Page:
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John Bolton Says He Will Testify Before The Senate If He's Subpoenaed

John Bolton is one of several key players who did not appear for any impeachment inquiry hearings in the House.
Posted at 12:45 PM, Jan 07, 2020

Former national security adviser John Bolton said he will testify in the Senate impeachment trial if he's subpoenaed. 

Bolton is one of the key players who did not appear during any of the open- or closed-door hearings in the House. But we do have some idea of what could come up if he testifies in front of the Senate. 

He would likely be asked about two frank comments Fiona Hill testified about. According to her, both she and Bolton had concerns about efforts to schedule a White House meeting between President Trump and Ukrainian President Volodymyr Zelenskyy. She testified that Bolton was unhappy with Rudy Giuliani's involvement in Ukraine.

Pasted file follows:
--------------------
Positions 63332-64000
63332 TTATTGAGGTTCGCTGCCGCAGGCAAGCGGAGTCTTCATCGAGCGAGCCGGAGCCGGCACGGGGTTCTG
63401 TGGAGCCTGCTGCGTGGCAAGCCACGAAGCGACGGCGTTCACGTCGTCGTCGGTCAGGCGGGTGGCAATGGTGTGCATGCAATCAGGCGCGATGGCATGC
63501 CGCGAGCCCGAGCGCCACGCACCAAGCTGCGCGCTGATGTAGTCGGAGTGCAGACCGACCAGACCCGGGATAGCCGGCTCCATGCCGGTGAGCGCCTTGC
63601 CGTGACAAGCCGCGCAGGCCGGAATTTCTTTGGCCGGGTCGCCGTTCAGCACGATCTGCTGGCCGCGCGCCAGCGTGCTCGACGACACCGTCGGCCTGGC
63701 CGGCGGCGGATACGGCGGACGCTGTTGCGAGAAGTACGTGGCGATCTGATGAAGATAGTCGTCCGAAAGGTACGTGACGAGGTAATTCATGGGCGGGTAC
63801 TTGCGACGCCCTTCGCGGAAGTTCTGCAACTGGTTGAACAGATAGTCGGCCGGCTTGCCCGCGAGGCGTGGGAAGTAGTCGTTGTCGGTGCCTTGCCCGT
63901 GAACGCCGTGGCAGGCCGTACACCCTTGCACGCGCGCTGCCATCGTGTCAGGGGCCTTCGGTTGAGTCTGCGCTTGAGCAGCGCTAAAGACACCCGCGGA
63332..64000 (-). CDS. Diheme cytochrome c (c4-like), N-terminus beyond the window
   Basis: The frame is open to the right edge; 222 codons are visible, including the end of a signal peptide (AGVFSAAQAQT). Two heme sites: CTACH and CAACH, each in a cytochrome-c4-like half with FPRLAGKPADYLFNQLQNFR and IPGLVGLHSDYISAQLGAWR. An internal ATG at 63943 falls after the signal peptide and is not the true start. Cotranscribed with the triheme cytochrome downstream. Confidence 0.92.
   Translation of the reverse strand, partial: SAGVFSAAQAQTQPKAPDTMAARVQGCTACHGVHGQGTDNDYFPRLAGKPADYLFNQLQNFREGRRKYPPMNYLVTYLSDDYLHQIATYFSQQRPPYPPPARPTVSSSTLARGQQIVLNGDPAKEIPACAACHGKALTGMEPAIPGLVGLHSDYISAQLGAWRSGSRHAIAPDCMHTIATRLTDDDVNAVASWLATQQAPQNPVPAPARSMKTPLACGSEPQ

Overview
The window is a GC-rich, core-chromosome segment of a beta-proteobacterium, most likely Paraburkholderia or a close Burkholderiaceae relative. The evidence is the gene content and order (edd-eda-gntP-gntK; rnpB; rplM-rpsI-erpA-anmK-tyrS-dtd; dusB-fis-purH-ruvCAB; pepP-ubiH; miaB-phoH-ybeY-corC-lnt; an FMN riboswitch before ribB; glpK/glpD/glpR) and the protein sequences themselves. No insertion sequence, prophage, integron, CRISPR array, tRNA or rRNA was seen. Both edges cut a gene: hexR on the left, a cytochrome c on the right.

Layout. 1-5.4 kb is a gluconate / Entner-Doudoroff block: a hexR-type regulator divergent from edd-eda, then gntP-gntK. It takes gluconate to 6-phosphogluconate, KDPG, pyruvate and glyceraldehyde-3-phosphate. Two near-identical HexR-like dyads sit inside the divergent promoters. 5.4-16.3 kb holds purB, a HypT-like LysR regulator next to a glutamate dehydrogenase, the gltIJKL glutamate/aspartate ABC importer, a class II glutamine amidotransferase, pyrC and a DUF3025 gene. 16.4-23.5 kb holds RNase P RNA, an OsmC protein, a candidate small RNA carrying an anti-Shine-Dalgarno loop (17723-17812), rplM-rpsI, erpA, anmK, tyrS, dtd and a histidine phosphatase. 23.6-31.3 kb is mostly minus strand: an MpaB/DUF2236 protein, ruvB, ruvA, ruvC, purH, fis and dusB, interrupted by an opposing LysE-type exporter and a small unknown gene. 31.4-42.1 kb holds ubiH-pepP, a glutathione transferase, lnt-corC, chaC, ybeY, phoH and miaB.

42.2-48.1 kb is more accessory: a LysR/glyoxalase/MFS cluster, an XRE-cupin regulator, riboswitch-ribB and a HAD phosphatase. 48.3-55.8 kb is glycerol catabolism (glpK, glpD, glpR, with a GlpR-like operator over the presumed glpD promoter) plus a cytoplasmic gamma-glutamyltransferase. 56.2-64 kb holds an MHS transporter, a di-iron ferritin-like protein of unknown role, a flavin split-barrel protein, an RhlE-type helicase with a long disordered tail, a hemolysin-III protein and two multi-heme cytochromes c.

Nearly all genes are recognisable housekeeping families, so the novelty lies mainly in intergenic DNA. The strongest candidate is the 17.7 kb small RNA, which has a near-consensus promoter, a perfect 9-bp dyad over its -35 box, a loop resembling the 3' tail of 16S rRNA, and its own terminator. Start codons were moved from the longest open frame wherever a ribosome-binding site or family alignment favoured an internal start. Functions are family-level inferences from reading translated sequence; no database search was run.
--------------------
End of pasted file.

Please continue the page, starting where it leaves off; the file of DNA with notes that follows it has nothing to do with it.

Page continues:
"And he then, in the course of that discussion, said that Rudy Giuliani was a hand grenade that was going to blow everyone up," Hill testified. 

Hill said she shared their concerns with the National Security Council's lawyer and relayed a message from Bolton.

"I had to go to the lawyers, to John Eisenberg, our senior counsel for the National Security Council, to basically say, 'You tell Eisenberg,' Ambassador Bolton told me, 'that I'm not part of this, whatever drug deal [Mick] Mulvaney and [Gordon] Sondland are cooking up,'" Hill testified. 

Bolton could confirm whether or not he supported a White House meeting between the two leaders. He might also be asked about why memos from the July 25 phone call between Presidents Trump and Zelenskyy were placed in the highly classified computer system. 

But arguably the biggest questions would be about the delayed Ukrainian military aid. Multiple witnesses told House lawmakers they weren't exactly sure why it was withheld or why it was ultimately released. As national security adviser, Bolton presumably would have been involved in conversations about both those decisions.